Breathing, Moving, Being Creative Movement Project at Marymount University Hospital and Hospice
From 2013-2014 Helga facilitated 'Breathing, Moving, Being’, a creative movement project that offered people with life limiting illness at Marymount University Hospital and Hospice in Cork the opportunity to engage artistically and creatively through the language of movement as a medium of expression, communication and connection. It aimed to enable people who are frail and limited in their movements to communicate and express through movement, breath, touch and imagery in order to find connection to self and others. Specifically the work focused on:
Awakening sensory awareness to support participants into finding a more connected sense of self
Creating a communicative space where meeting and exchange takes place through the moving body
Providing a platform for older people to express themselves and be recognized for who they are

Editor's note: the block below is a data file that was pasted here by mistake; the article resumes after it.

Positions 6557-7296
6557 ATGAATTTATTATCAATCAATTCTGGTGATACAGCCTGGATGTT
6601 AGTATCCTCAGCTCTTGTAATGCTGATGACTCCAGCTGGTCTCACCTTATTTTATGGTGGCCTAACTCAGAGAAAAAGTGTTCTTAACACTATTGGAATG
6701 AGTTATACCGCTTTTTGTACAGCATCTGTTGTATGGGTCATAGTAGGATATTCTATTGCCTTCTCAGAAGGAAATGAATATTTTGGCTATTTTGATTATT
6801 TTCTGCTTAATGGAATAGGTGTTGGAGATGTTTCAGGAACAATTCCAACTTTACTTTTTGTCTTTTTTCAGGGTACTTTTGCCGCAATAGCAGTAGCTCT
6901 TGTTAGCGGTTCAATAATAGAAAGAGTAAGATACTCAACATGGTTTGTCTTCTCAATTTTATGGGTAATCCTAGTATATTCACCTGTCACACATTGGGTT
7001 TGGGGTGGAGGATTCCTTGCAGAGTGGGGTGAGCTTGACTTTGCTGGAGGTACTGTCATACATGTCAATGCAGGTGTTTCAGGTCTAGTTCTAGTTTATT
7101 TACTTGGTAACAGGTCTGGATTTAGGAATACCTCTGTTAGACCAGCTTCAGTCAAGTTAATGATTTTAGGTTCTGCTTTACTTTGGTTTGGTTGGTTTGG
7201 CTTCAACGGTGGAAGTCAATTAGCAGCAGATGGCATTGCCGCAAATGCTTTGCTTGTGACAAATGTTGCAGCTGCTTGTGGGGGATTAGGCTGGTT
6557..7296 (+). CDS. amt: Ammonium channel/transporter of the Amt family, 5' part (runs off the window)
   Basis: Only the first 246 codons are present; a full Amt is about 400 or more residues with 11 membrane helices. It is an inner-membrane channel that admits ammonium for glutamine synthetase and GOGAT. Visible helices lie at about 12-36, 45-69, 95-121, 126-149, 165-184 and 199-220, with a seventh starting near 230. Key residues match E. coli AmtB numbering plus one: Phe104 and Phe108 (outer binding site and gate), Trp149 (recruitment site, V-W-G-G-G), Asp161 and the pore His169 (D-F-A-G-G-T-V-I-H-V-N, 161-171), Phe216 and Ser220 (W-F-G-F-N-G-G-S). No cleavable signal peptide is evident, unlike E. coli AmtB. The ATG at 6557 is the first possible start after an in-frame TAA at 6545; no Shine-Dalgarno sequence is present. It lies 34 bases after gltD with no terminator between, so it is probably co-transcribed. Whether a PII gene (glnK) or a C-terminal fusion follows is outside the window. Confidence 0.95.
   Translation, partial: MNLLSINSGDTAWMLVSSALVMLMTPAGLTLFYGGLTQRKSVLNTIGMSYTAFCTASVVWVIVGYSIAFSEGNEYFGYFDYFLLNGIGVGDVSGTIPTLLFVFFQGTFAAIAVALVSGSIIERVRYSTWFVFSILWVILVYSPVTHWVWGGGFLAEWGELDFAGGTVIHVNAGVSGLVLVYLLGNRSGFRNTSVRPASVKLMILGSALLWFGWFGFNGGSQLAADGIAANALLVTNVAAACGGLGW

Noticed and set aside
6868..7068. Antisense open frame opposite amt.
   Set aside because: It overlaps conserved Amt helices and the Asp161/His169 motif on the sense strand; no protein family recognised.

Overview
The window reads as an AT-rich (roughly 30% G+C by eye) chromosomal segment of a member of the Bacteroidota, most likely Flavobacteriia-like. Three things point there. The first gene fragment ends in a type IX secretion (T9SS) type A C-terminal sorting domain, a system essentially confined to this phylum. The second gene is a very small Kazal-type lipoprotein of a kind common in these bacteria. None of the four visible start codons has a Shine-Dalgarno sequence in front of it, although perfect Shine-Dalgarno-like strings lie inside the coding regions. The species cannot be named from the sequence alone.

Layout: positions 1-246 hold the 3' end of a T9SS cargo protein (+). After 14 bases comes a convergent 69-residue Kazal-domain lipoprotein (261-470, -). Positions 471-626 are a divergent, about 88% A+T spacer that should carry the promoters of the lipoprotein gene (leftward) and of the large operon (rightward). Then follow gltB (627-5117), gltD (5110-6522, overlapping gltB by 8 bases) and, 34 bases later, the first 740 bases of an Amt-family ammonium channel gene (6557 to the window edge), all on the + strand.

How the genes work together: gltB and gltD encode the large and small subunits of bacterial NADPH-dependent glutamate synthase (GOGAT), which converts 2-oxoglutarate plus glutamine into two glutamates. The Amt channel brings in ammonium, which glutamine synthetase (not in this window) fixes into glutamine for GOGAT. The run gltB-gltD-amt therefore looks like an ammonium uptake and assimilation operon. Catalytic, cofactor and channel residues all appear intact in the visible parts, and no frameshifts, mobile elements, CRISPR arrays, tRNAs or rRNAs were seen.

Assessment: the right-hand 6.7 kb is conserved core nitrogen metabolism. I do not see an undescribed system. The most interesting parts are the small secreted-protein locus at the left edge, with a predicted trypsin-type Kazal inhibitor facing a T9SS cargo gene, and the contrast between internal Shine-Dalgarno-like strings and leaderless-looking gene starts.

Promoting well-being by reducing stress levels through the calming effect of breath, touch and movement
Focusing on artistic process, context and intent, ‘Breathing, Moving, Being’ followed a person-centred approach in order to meet people where they are in the here and now and to facilitate a meaningful creative engagement. The central elements of the work included:
Movement as creative expression and a form of non-verbal communication
Touch as a form of communication and connection
Breath as a means to reawaken sensory awareness
Imagery as inspiration to discover personal movement
‘Breathing, Moving, Being’ supported participants in discovering movements long deemed lost, and they shared images, movements, stories and sensations. Engaging creatively and being witnessed as a whole person rather than a patient, allowed participants to experience a feeling of normality and to connect to the wider fields of their lives.
Participants' comments: "This is nice, it brings a bit of life back into me" "There is a lightness in the movement" "You are transferring energy to me… you see, I’m in a lot of pain, not so much physically, but mentally, and that is just as bad. This music and the movement, it helps take your mind of things, it eases the pain."